Big Pants and Botox: who said 50 wasn’t gonna be fun?
First of all, Big Pants and Botox is a FANTASTIC show! In terms both heart-warming and hilarious, Barbara recounts the circumstances surrounding her milestone 50th birthday, an event she finds no need to celebrate. Preparing for her daughter’s wedding, she finds herself almost single and convincing a detective that she has nothing to hide concerning her husband’s disappearance.
In Louise Roche’s brilliant script, Tammy Zinkhon Hyde is a one-woman tour de force whose Barbara lives in between mother and daughter, hello and goodbye, who will prompt everyone to proclaim, “I know her!” By the show’s end, you will love her!
Now. Where to begin to tell you why this show is extra special. No secret, I’m keen in this life to relationships, that’s what it’s all about, and although we do love to laugh and have a bit of fluff (Harry’s Hotter is a recent example), there is nothing I enjoy more in directing than digging deep into the relationships of the characters. That’s usually a restricted practice; once all the movement is blocked out and the entrances and exits are coordinated and you’re working with a cast of 3, 4, or a dozen characters, then exploring the depth of the show in a hobby atmosphere only gets so much time. You do what you can but rehearsals are the ends of busy days and people have places to be.
Then along comes Big Pants. A one-woman show. One woman (Tammy Zinkhon Hyde is one brilliant woman!) gets all my attention. All my concentration. All my analyzing and examining and nit-picking. For hours. In one of the most perfect vehicles ever. When we first read Louise Roche’s script, we said, “Wow, that’s good!” And then as we climbed into the story and Tammy’s characterization of Barbara and her relationships, we discovered this script isn’t just good. It’s brilliant! So I’ve got a brilliant actress in a brilliant script, so deep and warm and FUNNY! and alive and real… And hours and hours to craft this show into one of the finest things I have ever had a hand in making. This is a director’s dream.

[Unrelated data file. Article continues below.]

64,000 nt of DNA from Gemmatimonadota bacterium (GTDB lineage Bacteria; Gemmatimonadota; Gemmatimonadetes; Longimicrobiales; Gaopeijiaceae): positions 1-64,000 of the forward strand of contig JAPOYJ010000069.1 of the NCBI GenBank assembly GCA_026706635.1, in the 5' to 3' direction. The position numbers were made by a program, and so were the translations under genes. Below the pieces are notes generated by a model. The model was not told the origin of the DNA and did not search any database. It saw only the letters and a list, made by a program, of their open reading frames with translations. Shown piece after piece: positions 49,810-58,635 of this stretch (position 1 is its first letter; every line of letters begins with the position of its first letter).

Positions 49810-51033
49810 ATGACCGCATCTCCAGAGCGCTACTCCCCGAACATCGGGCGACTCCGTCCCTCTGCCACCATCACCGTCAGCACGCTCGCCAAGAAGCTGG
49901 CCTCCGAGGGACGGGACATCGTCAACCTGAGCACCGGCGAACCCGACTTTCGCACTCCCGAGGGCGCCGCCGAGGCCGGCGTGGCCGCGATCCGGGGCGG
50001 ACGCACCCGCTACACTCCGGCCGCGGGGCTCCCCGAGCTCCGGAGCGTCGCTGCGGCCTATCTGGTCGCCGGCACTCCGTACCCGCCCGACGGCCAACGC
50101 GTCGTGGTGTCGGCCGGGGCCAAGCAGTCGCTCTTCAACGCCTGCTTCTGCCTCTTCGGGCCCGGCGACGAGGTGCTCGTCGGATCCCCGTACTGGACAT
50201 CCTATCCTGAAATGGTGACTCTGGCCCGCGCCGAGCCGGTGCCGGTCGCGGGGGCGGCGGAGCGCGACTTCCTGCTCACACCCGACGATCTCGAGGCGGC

I can’t believe we’re bringing this show to the US for only it’s second visit. Tammy is the SECOND American actress to play this role. It’s never been seen in most of the country, never in Ohio, and one day some actress, Michelle Pfeiffer or Julia Louis-Dreyfus or Jamie Lee Curtis is going to snap this up and take it to Broadway, and Gilda Shedstecker’s Tammy will have done it before. And as fine as any of them ever could. So you should see it. If you loved Beaches, The First Wives Club, Steel Magnolias, then see Big Pants and Botox.
And one last note: another example of what makes Gilda Shedstecker Presents! special: in Harry’s Hotter this Tony-worthy actress donned a rubber mask and hammed it up playing a parody of the world’s greatest villain in a cast of nearly a dozen completely goofy characters. And in Big Pants, Tammy is it, the whole show, while her Harry co-stars Holly Barstow Riley and Jacki Dietz, both formidable actresses in their own right, work backstage to make the show happen. And as we add Big Pants to our list of theatrical achievements, the family that is Gilda Shedstecker Presents! continues to grow and deepen, those relationships ensuring the best we can provide on stage as well.